In Wisconsin, there's open government, and then there's Republican government | Wis.Community

In Wisconsin, there's open government, and then there's Republican government

[img_assist|nid=55501|title=|desc=|link=none|align=left|width=155|height=215]Why do Wisconsin Republicans seem so constantly reluctant to let the citizenry know what they're up to?

If they really believed in the wisdom and popularity of their ideology and political views, would they constantly be shoveling legislation across the Assembly and Senate floors at midnight with little or no public notice?

Would they, like Gov. Scott Walker, plan to "drop the bomb" on an unsuspecting public by proposing draconian new laws gutting public employee bargaining rights? And then seek to enact the law in mere days, lest Democrats build opposition? Would they flout open records laws in scheduling a vote?

Would Walker have implied he was unaware of a secret, private wireless Internet connection used by aides in his Milwaukee County Executive offices and other county offices? So that his campaign could hide the fact that some county staffers he appointed could conduct fund-raising and other campaign work on government time, even while they were earning government pay?

Would Walker, when he departed the Milwaukee County Executive's office for the governorship, failed to have seen to it that all documents created in that office during his tenure be sent to the county's official record keepers?

And after that, would Republicans controlling the state legislature have signed secrecy oaths agreeing not to divulge details of their carefully crafted plan to seize more power by gerrymandering Wisconsin legislative districts in their party's favor?

That last example, reported Monday night online by the Milwaukee Journal Sentinel, is just the latest in a disturbing and seemingly endless series of examples where -- in local and state government across Wisconsin -- Republicans are fond of secrecy and run shadow operations that appear outside the law. Even perhaps criminally so, based on what the public already knows of the Milwaukee-based John Doe investigation into Walker's campaign.

In the case of legislative redistricting a year ago, Republicans were in such a hurry to improve their electoral position by this year that they ignored the long-employed system in which the legislature or courts openly crafted redistricting plans.

The GOP also ignored the wholly logical and well-tested practice of letting local governments draw their boundaries first, instead imposing a top-down solution and thus causing very serious headaches for localities -- such as the county clerks who, as we learned a few weeks ago, discovered that thanks to the GOP midnight plan, some of their voters were now assigned to the continent of Africa.

Democrats promptly filed a civil suit to overturn the GOP majority's legislative redistricting maps on the basis that the maps violated the US Constitution and the federal Voting Rights Act.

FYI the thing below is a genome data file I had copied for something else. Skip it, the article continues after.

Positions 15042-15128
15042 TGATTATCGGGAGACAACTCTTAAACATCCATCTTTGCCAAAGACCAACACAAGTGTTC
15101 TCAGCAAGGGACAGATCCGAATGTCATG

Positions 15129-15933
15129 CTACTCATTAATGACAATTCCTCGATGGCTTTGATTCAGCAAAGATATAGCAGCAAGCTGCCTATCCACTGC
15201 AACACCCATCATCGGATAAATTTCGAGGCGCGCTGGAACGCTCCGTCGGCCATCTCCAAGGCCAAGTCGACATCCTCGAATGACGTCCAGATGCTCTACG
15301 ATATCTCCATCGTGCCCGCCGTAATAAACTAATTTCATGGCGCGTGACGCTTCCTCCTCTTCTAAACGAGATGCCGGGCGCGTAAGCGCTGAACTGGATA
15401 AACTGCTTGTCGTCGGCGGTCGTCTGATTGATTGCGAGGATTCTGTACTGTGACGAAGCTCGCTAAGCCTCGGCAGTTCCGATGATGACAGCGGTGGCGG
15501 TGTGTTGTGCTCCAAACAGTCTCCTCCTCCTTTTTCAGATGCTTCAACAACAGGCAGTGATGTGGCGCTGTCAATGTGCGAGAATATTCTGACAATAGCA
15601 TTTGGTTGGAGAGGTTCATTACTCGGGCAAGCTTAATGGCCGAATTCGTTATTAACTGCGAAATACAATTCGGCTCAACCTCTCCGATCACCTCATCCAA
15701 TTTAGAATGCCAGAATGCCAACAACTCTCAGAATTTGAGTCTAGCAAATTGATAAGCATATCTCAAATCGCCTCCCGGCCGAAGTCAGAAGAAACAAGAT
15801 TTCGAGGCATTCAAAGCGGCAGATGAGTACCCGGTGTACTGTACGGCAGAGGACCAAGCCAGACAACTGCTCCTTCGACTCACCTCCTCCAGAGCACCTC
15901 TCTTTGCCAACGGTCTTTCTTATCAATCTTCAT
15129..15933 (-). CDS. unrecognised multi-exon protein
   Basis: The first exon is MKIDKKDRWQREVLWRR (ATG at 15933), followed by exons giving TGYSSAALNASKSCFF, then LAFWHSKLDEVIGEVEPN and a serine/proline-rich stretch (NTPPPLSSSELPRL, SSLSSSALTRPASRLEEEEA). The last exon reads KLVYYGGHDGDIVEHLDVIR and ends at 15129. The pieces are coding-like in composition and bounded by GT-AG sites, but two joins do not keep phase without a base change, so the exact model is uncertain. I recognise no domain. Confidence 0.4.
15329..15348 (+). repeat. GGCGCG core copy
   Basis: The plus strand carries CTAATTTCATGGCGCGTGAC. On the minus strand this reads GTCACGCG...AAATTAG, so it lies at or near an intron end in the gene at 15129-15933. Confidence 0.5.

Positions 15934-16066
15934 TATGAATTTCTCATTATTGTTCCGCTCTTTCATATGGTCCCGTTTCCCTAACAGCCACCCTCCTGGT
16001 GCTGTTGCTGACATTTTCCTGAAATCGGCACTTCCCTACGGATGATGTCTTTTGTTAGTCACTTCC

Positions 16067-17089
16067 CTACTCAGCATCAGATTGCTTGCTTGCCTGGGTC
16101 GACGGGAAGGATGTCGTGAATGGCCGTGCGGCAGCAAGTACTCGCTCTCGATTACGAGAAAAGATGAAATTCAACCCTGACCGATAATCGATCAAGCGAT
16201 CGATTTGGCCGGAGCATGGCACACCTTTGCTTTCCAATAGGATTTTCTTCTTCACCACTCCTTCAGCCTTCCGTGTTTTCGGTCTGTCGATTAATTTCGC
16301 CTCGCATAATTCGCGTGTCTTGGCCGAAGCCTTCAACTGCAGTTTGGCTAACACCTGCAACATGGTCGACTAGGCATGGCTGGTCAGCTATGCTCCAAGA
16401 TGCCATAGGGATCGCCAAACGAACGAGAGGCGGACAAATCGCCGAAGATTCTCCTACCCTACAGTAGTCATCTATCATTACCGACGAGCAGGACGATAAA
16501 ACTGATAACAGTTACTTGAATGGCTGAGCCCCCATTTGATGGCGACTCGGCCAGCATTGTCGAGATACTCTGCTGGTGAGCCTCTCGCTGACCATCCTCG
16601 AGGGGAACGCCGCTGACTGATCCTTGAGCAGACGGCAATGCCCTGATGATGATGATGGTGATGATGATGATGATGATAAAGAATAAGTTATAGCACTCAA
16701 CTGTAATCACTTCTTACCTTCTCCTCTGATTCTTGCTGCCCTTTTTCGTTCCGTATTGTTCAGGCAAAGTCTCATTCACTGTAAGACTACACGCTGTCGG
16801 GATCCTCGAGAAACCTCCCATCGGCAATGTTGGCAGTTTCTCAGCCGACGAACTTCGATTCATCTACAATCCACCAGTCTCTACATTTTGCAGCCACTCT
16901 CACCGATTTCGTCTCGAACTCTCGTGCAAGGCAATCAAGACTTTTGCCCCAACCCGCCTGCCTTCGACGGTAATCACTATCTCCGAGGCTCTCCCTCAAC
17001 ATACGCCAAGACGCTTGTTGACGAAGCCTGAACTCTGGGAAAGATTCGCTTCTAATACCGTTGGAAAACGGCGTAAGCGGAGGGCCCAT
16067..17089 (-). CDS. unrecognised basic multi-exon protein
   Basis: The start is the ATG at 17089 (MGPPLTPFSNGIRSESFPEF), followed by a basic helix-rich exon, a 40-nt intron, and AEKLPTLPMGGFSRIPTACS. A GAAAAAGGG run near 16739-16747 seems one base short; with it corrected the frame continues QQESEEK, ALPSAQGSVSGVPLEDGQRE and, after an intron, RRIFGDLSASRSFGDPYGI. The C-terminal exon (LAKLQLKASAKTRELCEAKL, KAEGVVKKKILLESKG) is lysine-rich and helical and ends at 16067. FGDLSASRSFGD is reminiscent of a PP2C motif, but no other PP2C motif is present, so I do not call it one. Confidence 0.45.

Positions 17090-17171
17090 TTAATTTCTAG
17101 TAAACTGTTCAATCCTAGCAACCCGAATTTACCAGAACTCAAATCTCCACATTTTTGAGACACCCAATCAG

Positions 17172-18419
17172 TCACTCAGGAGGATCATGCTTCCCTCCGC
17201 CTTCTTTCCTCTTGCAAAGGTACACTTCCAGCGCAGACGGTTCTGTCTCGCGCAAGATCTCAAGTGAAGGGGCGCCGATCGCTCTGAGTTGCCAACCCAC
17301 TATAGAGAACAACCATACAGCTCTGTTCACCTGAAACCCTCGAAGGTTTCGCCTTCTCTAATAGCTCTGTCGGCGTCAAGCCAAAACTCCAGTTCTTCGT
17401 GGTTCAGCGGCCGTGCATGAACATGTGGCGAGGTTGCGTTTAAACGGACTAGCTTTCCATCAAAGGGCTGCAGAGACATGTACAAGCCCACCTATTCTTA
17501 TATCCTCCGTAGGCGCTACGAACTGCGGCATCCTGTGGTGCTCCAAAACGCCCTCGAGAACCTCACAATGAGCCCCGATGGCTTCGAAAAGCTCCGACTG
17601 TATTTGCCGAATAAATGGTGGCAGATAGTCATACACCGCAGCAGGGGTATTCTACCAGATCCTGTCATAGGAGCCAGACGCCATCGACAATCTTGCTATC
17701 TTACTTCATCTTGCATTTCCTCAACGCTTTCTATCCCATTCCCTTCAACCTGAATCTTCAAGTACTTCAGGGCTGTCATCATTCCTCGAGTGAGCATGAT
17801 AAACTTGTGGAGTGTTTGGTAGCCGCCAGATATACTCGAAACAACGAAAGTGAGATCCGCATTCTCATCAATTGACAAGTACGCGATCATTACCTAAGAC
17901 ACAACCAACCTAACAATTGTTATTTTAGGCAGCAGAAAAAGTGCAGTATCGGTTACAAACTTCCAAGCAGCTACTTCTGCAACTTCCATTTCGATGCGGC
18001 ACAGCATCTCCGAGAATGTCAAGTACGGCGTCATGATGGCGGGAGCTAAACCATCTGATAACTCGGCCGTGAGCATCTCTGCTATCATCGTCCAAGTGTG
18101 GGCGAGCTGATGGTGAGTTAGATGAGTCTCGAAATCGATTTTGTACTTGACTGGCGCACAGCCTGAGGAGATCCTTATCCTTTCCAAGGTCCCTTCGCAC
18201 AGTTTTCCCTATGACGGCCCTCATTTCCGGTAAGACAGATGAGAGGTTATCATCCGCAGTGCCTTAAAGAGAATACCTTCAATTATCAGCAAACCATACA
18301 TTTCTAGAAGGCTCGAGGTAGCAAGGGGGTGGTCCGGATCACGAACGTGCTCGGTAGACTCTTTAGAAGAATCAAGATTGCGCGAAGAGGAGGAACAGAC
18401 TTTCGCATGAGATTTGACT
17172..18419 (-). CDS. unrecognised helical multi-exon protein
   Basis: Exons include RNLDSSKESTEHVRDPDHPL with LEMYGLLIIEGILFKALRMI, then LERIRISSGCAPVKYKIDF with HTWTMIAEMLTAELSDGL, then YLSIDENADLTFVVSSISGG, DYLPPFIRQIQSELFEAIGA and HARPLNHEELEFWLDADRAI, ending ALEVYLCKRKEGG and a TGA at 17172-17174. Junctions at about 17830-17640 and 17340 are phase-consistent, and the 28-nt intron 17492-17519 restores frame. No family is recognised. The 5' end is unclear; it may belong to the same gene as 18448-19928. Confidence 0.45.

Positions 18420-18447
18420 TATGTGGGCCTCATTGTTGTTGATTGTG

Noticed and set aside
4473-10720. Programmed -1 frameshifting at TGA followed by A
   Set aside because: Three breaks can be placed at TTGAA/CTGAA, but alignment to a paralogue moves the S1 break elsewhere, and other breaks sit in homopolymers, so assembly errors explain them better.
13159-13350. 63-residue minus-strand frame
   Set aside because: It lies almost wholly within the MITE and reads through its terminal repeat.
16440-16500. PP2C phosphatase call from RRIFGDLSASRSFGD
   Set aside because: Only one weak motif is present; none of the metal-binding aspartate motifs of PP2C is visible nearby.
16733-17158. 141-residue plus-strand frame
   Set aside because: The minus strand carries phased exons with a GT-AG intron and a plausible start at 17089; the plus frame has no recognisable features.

Now as a result of documents delivered to the court in that still pending case, the Journal Sentinel reports that the large, Republican-oriented law firm of Michael, Best & Friedrich had 75 Republican state legislators sign confidentiality agreements. The legislators agreed they would not discuss in public the redistricting maps as the maps were being developed by the law firm. For which work Republicans agreed the state would pay $400,000. Quite a nice little government outsourcing contract, huh?

It appears from the documents handed over by Republicans under court order that the overriding focus of the redistricting was to secure incumbent GOP seats and improve the party's chances to win more seats. That's arguably tantamount to gerrymandering, a tactic outlawed by the 1965 federal Voting Rights Act, when it minimizes the voting power of racial or ethnic minorities.

But the even bigger picture is even more disturbing. The main reason Republican lawmakers outsourced the redistricting work to the friendly Michael Best law firm was that they apparently believed their secret -- and potentially illegal -- planning would remain protected because of attorney-client privilege. In effect, the GOP was trying to take the public redistricting process private, and to keep it a secret, despite standing legislative hearing requirements, long-established redistricting standards, and the state's Open Records Law.

In the Democratic Party lawsuit, the GOP actually made that claim of attorney-client privilege in an attempt to avoid handing over its internal redistricting documents. The court shot the party down and fined its attorneys for dragging their feet.

Which brings us back to our original question: Why are Republicans so frequently secretive and dismissive of the need for transparency in government? Do they worry that sunlight would disinfect them? Or would it also take a wooden stake to the heart to end this kind of dark, shadow government?

Published

February 7, 2012 - 12:34am

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